Editor’s note: This story was updated on August 15, 2022.
With the City of Philadelphia issuing its latest heat health emergency until Tuesday, staying safe and cool is an ever-growing priority for everyone.
Last June was the 6th warmest June on record, according to the National Oceanic and Atmospheric Administration.
According to the Philadelphia Heat Vulnerability Index, areas of Upper Kensington can experience temperatures up to 6.3 degrees hotter than the city’s average temperature.
Key factors causing the high temperatures are the number of tall buildings, roads and pavements, and a lack of trees or other natural ways of limiting CO2 and reducing heat. These conditions are a part of what’s called an “urban heat effect.” Because of this, certain areas of Philadelphia are a lot hotter than others, which makes people who live within them more at risk of heat-related illnesses.
People who are at most risk of a heat-related illness:
- People without air conditioning
- People who live alone
- People who are homebound
- People with chronic conditions
- People experiencing homelessness
- Older adults
Heat-related illnesses can include the following:
- Heat cramps
- Heat rash
- Heat stroke
Depending on which heat-related illness you’re experiencing, there are different ways to treat it. To learn more about symptoms and treatment options, click here.
How to stay cool in Kensington
There are ways to stay safe and cool in the heat this summer. For example, wear lightweight and light-colored clothing. And, if possible, stay indoors as much as you can. However, that’s easier said than done for some Kensington residents, especially people without AC or housing. That’s why we put together this list of different resources and tips.
Use air conditioners and (sometimes) fans
The Philadelphia Department of Public Health recommends staying in air-conditioned spaces and not going outside between the hours of 11 a.m. to 4 p.m., according to a webinar hosted by the health department on June 29. Those hours are typically the hottest times of the day.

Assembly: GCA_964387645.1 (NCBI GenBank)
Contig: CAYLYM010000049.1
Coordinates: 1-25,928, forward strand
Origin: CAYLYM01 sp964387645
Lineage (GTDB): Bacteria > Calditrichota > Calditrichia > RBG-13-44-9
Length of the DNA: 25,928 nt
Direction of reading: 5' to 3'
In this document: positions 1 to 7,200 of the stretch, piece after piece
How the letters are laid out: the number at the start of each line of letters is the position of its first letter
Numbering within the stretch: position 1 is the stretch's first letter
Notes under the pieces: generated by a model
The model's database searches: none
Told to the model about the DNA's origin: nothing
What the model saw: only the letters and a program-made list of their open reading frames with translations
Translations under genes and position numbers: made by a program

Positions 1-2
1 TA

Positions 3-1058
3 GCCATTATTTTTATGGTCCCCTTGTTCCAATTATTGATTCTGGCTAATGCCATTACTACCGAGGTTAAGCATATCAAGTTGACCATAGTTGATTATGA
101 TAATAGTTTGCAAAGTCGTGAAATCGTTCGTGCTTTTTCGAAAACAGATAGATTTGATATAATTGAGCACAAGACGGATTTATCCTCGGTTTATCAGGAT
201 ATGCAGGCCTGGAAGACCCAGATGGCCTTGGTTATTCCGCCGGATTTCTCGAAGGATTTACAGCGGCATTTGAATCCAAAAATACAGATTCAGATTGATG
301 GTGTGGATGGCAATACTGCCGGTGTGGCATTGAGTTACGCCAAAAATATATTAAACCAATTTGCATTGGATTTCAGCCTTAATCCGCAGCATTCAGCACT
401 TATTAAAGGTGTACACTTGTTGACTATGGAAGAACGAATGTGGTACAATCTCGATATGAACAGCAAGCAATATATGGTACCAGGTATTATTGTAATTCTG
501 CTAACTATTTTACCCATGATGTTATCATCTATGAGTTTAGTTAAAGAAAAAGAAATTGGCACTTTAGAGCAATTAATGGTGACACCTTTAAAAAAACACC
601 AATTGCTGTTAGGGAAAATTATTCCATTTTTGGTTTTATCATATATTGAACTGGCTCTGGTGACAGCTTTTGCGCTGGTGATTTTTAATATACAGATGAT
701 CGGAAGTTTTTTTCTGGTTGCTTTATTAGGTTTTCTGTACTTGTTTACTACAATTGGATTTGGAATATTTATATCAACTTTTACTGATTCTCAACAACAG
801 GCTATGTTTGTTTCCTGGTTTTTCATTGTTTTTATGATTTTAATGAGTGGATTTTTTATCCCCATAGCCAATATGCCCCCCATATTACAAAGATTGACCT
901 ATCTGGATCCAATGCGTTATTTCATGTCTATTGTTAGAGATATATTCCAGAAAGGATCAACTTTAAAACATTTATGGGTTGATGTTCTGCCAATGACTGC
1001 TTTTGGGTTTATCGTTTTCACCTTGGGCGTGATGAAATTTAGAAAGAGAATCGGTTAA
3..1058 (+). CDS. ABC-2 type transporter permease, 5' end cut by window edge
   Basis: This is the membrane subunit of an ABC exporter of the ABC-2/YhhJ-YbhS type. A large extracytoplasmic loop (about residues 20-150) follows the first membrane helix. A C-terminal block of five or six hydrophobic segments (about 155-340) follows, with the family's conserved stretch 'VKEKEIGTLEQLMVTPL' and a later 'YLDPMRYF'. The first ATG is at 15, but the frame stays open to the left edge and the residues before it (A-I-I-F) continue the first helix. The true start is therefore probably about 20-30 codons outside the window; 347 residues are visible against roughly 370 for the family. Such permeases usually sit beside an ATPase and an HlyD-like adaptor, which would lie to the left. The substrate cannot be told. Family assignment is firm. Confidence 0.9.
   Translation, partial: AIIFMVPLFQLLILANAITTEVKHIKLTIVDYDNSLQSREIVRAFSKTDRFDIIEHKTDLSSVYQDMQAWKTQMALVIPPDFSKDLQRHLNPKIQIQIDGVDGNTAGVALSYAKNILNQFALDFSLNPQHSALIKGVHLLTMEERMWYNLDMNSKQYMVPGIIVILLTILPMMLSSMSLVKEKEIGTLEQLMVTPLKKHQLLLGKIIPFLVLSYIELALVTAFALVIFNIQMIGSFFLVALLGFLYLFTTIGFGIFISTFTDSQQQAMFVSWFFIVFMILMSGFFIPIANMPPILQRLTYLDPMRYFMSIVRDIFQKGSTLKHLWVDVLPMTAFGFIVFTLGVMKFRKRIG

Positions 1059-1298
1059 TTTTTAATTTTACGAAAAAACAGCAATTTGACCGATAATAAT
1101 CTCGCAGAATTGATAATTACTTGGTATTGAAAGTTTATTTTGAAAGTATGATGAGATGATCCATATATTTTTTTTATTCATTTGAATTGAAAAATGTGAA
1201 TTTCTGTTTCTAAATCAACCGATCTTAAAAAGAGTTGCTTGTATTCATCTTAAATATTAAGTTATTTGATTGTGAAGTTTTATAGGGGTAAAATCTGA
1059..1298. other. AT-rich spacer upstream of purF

In addition, do not use a fan during high temperatures. Fans do not bring cool air in but rather circulate the air around you, according to Ready, a public service campaign. Recirculating hot air can increase the effects of heat sickness.
For households experiencing economic hardship, the Low Income Home Energy Assistance Program (LIHEAP) provides financial help with heating and cooling bills year-round, energy crisis assistance, and weather-related home repairs.
Funds Y’all, a Philly-based mutual aid organization, is currently fundraising to purchase cooling devices for families in need in Philadelphia and South Jersey. The organization is also accepting donations of new/used air conditioners and fans in good condition to redistribute.
Don’t have an AC unit? Visit one of the city’s cooling centers
In the event of extreme heat, the City declares a heat health emergency and opens cooling centers at libraries and sometimes other air-conditioned public spaces throughout the city. To find a cooling center, click here. The closest cooling center in the Kensington area is the Lillian Marrero Library located at 601 W. Lehigh Ave. During heat emergencies, its operating hours are extended from 10 a.m. to 7 p.m. on weekdays and from 12 p.m. to 6 p.m. on weekends.